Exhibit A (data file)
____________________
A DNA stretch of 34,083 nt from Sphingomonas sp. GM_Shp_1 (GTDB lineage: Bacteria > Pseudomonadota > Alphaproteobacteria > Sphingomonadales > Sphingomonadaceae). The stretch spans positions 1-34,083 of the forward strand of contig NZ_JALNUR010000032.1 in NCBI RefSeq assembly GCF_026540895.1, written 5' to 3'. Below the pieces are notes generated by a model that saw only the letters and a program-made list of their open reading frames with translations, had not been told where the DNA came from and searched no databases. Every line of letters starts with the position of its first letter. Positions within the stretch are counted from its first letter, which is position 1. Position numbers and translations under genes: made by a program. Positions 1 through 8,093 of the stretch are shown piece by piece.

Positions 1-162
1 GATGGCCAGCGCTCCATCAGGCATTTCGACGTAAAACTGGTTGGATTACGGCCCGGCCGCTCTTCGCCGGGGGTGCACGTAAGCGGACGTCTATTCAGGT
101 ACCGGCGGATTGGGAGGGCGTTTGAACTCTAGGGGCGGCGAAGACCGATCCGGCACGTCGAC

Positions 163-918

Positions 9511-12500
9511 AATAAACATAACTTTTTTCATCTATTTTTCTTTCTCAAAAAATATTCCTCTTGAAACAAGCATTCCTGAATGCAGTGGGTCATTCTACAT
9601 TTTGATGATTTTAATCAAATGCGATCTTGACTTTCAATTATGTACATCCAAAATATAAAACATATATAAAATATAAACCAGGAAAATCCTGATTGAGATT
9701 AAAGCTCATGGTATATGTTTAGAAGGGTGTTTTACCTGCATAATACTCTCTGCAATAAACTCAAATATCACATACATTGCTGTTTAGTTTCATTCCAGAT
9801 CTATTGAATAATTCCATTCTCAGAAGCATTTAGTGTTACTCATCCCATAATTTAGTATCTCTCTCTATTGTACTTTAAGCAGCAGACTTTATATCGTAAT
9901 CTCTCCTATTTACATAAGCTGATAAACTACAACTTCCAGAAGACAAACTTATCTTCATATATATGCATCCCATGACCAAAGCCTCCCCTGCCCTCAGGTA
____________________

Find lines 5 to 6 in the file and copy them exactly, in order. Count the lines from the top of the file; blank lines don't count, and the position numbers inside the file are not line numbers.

Positions 163-918

Positions 9511-12500